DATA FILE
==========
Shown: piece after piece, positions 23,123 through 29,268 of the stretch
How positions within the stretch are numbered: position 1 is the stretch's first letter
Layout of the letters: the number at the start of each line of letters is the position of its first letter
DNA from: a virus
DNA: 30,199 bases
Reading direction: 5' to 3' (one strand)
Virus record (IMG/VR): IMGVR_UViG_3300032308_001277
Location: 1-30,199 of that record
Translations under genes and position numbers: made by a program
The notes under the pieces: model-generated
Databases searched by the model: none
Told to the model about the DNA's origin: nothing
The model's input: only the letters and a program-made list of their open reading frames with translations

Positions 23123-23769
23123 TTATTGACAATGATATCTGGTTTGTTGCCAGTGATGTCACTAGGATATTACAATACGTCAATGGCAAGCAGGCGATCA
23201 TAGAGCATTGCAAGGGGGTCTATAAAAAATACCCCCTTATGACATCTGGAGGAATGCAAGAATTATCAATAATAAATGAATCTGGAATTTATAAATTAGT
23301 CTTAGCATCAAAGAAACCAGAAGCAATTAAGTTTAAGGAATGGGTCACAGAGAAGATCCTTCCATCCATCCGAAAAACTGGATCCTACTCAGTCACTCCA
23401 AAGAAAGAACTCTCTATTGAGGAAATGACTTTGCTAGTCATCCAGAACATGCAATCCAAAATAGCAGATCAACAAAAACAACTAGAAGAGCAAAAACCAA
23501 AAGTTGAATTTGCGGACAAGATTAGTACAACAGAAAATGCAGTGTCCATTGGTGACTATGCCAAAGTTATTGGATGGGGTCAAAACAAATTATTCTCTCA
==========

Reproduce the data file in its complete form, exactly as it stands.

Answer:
Shown: piece after piece, positions 23,123 through 29,268 of the stretch
How positions within the stretch are numbered: position 1 is the stretch's first letter
Layout of the letters: the number at the start of each line of letters is the position of its first letter
DNA from: a virus
DNA: 30,199 bases
Reading direction: 5' to 3' (one strand)
Virus record (IMG/VR): IMGVR_UViG_3300032308_001277
Location: 1-30,199 of that record
Translations under genes and position numbers: made by a program
The notes under the pieces: model-generated
Databases searched by the model: none
Told to the model about the DNA's origin: nothing
The model's input: only the letters and a program-made list of their open reading frames with translations

Positions 23123-23769
23123 TTATTGACAATGATATCTGGTTTGTTGCCAGTGATGTCACTAGGATATTACAATACGTCAATGGCAAGCAGGCGATCA
23201 TAGAGCATTGCAAGGGGGTCTATAAAAAATACCCCCTTATGACATCTGGAGGAATGCAAGAATTATCAATAATAAATGAATCTGGAATTTATAAATTAGT
23301 CTTAGCATCAAAGAAACCAGAAGCAATTAAGTTTAAGGAATGGGTCACAGAGAAGATCCTTCCATCCATCCGAAAAACTGGATCCTACTCAGTCACTCCA
23401 AAGAAAGAACTCTCTATTGAGGAAATGACTTTGCTAGTCATCCAGAACATGCAATCCAAAATAGCAGATCAACAAAAACAACTAGAAGAGCAAAAACCAA
23501 AAGTTGAATTTGCGGACAAGATTAGTACAACAGAAAATGCAGTGTCCATTGGTGACTATGCCAAAGTTATTGGATGGGGTCAAAACAAATTATTCTCTCA